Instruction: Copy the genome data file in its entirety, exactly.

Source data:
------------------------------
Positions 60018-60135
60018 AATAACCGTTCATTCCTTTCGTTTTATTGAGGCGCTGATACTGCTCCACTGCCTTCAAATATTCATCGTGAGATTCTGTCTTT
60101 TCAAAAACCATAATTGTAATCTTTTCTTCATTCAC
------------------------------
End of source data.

Positions 60018-60135
60018 AATAACCGTTCATTCCTTTCGTTTTATTGAGGCGCTGATACTGCTCCACTGCCTTCAAATATTCATCGTGAGATTCTGTCTTT
60101 TCAAAAACCATAATTGTAATCTTTTCTTCATTCAC